The bush-war general has been fighting for his life at the Aga Khan Hospital in Nairobi, Kenya, where he was airlifted two weeks ago.
Gen Tumwine’s health had been a subject of public speculation for a while, even when he was still a Cabinet minister.
The National Resistance Army (NRA) historical had been away from the public eye ever since he was dropped from Cabinet in June 2021
Some social media users pronounced the four-star General dead in early August, claims that were soon debunked by communications from the Uganda People’s Defence Forces (UPDF), family and from his personal Twitter handle.
Tumwine, a historical member of the Uganda People’s Defence Forces (UPDF) High Command, has been looking frail for a few years now. In the past, Tumwine received treatment at the Uganda Cancer Institute in Mulago Hospital.
About a month and a half ago, the General reportedly collapsed at the marriage ceremony and was rushed to Nakasero Hospital in Kampala.
He was later evacuated to Nairobi on August 9 for specialised medical care and he’s been admitted there till his passing.
Gen Tumwine is number two of six original members of the then NRA High Command as of January 26, 1986, according to the UPDF Act, 2005.
The others are President Museveni, his brother Gen Salim Saleh Akandwanaho, Gen David Tinyefuza (now David Sejusa), late Eriya Kategaya and Brig Matayo Kyaligonza.
By the virtue of being a historical member of the High Command, Gen Tumwine and five others are permanent members of the Defence Forces Council and High Command, both the army’s highest policy and decision-making organs.
In that capacity, he attended the July High Command meeting at State House Entebbe which came hot on the heels of the military being placed on Standby Class One, the highest level of combat readiness.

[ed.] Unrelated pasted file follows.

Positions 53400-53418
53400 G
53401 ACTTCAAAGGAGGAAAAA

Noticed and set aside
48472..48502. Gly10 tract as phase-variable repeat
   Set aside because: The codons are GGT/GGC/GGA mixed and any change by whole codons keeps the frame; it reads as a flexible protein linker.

Gen Tumwine undertook cadet officers’ course at the famed Tanzania Military Academy in Monduli before proceeding in 2005 among pioneer students to train at the Senior Command at Staff College in Kimaka, Jinja.
He reportedly obtained other military qualifications in the former Soviet Union.
Presently a senior presidential adviser on security matters, Gen Tumwine was among top generals lined up to retire last month, but the army later said it did not have enough resources to clear the benefits, putting the send-off ceremony on an indefinite halt.
A fine artist by profession, he joined the military struggle in 1978 under Front for National Salvation (Fronasa), the precursor to NRA.
After the 1980 General Election, Tumwine banded with Mr Museveni, who had lost in the presidential elections, and was to gain post-victory fame for firing the first bullet that started the five-year National Resistance Army (NRA) guerrilla war. NRA toppled the Tito Okello Lutwa government in January 1986.
The four-star military general previously served as the Commander of the NRA until 1987, a year after they had taken over power, when he was dropped from that position. Two years later, the President named him the State Minister of Defence.
A singer, who drew swords with Parliament over his questionable takeover of Nommo Gallery, formerly a public facility in the leafy Nakasero State Lodge neighbourhood, for private business, Gen Tumwine has been a high-pitched man regularly on the charge in self-defence made elaborate by his proud invocation of his role in liberating Uganda.